Expert Advice on Managing Business Transformation Initiatives

Rob Biederman

By some estimates, failing to deliver on business transformation initiatives costs organizations more than $900 billion per year. We’re now almost a decade into the era of digital transformation, and high profile companies like Procter & Gamble, Lego, Nike, Ford, and others are still struggling to execute on major transformation initiatives.

The obstacles to successful transformation projects were a hot topic at a recent Salon Dinner I had the pleasure of hosting. I was joined by senior business leaders at large organizations; we discussed their strategies for avoiding the common mistakes which typically undermine business transformation projects.

The root cause of most business transformation failures lies in underestimating the amount of change required. Too often, senior leaders focus on the initiative as a single stream of work, rather than a change that will fundamentally alter the DNA of the company. A true transformation effort will force the organization to reimagine the way teams and functional groups work together, which requires savvy leadership.

Here are four principles that senior leaders believe others should focus on when managing a business transformation initiative.


Commit 100% to Business Transformation

Business transformation initiatives require changes to not only the tools and processes that run company operations, but also the people who drive those processes forward. It’s an inherently messy process, and one that requires the total commitment of the entire management team. And while many organizations say they’re committed to seeing an initiative through, too few are able to commit fully. They then often see their projects crumble for lack of support.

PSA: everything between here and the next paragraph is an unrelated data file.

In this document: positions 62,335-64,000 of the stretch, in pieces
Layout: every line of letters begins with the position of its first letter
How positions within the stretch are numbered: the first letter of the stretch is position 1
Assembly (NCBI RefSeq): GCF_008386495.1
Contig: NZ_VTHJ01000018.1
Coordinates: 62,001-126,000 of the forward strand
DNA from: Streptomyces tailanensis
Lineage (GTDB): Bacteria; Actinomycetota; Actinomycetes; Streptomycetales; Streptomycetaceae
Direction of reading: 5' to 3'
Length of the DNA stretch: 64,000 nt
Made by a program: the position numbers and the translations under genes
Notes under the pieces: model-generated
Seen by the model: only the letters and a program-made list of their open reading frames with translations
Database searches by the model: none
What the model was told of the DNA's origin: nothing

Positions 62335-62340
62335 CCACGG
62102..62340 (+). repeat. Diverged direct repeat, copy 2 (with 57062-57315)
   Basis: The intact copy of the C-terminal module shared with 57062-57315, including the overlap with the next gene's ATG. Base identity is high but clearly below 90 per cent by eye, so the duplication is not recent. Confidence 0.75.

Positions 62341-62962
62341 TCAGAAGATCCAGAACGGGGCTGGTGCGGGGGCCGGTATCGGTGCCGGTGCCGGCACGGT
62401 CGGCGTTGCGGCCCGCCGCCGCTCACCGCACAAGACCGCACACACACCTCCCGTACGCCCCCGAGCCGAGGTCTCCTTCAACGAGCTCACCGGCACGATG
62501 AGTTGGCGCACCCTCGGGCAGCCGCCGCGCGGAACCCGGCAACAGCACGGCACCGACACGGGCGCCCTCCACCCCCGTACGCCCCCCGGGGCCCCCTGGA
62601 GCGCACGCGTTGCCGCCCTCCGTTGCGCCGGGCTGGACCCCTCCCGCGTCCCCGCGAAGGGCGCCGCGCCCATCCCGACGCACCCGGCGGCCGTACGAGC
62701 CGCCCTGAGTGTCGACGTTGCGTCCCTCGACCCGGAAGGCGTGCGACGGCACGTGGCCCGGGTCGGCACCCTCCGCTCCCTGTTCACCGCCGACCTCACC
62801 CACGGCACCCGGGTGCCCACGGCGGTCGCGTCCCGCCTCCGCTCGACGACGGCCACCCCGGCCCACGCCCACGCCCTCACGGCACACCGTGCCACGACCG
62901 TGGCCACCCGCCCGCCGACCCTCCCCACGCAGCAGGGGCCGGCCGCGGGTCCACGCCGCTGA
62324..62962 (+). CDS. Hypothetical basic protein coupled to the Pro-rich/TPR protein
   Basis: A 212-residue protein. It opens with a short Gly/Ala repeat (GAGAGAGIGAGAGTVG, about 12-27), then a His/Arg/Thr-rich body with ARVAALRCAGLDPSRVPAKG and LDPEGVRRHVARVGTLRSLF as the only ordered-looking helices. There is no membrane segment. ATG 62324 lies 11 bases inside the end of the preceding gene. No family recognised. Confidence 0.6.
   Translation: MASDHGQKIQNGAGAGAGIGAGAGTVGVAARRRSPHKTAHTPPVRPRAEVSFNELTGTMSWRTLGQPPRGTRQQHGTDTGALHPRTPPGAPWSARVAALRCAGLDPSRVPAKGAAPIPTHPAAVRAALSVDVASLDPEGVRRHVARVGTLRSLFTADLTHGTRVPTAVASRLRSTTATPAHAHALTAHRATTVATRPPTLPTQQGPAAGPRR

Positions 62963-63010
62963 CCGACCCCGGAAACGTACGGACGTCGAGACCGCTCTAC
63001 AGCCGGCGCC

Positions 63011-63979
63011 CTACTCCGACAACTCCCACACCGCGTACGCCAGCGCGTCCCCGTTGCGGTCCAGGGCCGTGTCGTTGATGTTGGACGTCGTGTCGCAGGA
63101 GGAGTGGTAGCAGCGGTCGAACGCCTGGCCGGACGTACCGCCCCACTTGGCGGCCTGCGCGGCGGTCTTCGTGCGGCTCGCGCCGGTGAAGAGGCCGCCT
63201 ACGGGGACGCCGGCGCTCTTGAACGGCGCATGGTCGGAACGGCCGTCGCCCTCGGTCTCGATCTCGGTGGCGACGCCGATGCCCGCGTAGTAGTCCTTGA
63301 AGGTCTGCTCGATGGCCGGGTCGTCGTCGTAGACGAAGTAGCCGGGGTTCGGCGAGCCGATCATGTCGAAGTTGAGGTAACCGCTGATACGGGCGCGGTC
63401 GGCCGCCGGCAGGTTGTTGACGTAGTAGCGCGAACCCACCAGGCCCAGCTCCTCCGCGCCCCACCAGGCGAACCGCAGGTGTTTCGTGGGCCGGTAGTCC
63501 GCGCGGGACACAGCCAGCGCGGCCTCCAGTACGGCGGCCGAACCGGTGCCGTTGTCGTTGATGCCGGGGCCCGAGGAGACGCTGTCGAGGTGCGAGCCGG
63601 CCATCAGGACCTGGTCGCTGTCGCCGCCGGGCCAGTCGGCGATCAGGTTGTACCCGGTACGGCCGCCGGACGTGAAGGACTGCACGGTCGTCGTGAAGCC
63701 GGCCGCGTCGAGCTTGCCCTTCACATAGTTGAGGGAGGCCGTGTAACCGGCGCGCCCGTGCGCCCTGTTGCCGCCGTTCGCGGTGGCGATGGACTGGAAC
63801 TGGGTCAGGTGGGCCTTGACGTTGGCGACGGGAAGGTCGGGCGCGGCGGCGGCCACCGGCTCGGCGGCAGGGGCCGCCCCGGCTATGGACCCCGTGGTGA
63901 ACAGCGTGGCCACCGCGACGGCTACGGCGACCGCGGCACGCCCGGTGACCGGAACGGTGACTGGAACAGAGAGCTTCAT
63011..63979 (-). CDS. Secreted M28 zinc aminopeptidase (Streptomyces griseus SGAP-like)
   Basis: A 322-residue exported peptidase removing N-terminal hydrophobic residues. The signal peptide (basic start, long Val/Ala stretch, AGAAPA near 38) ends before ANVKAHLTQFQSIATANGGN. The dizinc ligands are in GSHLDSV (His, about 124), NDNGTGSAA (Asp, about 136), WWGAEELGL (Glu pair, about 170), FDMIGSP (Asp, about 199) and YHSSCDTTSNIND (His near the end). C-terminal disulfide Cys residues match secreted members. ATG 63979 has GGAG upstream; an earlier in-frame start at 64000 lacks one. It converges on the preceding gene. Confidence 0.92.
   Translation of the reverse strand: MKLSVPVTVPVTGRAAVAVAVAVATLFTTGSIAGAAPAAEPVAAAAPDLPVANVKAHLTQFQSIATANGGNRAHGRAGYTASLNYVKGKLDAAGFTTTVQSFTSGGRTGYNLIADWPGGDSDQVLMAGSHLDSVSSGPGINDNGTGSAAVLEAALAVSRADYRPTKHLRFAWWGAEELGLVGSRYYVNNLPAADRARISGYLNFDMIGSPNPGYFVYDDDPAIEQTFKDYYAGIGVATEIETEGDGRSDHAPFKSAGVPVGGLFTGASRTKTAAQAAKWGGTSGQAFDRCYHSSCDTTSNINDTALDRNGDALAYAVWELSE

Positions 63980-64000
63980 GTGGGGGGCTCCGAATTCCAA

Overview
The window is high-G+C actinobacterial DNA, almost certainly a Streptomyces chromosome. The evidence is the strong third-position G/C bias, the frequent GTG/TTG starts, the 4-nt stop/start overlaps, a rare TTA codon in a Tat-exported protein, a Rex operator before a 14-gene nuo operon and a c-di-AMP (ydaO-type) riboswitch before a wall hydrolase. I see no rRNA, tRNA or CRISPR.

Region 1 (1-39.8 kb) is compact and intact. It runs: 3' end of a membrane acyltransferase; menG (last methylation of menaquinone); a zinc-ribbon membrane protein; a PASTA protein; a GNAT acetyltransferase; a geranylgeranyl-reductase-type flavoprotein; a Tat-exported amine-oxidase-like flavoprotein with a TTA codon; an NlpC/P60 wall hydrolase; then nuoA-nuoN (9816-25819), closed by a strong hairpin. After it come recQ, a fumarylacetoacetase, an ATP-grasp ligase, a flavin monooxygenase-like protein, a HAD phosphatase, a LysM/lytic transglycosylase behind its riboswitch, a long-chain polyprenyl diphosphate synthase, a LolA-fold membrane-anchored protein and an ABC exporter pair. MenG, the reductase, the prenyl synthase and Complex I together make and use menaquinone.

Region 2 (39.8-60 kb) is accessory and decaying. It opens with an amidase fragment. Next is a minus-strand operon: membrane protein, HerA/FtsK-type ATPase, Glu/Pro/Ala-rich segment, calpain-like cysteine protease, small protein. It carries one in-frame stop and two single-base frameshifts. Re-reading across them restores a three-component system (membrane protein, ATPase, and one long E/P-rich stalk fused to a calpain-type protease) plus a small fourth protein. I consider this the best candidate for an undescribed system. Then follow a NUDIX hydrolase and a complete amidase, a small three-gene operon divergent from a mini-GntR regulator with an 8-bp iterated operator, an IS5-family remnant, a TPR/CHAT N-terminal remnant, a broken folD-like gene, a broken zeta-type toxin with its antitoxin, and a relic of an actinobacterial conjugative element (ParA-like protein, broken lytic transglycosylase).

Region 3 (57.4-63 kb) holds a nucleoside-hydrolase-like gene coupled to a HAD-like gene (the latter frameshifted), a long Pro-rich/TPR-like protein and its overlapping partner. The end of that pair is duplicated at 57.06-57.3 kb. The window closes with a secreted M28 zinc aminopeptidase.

To ensure the right level of management commitment, companies should consider designating a new C-level role specifically to manage the project. Senior leaders should also focus on the ongoing practices and mechanisms necessary to see the initiative through to success. For example, management consulting firm McKinsey & Company recommends a “relentless delivery” cadence of purposeful meetings to drive accountability throughout the transformation process.

Any significant transformation initiative will effectively change the way the organization is wired.

Be Clear Upfront About What Will Change

While senior leaders are adept at communicating clearly about many types of strategic initiatives, they often struggle with digital or business transformation initiatives. This may be due to the sheer amount of change required as a result of the initiative, or because leaders fall for vendor hype. The result is that the employees most likely to be affected by change are least informed about it.

Every transformation needs a “change story” that will communicate not only the business value of the initiative, but also the impact on every employee’s day-to-day role. Helping employees understand why the transformation is good for both business and their careers is a central element of the change story, and should be reinforced frequently. Don’t forget that “what’s in it for me?” lurks behind every employee’s perception of organizational change.

Photo of three team members discussing something around a desk.

Follow Through on Culture Change

Any significant transformation initiative will effectively change the way the organization is wired, which means senior leaders will need to support culture change beyond simple training sessions and run-of-the-mill change management activities. A few town hall meetings and emails won’t cut it: Successful executives will learn how to empower their people to work differently and adopt new mindsets. Moreover, this commitment to culture change must be sustained rigorously over a long period of time.


Acknowledge the Unease

With every transformation comes a degree of fear and discomfort. Front-line employees are likely to worry about their jobs, while managers are likely to try to protect their teams and domains. The most important action for senior leaders to take is to acknowledge the unease many have with the change directly. Resistance should be treated with respect, and make every effort to sell employees on the opportunity the transformation presents with candor and transparency. If broader change is needed, ensure that those leaving the company have all the support and resources you can provide to move on to their next opportunity.

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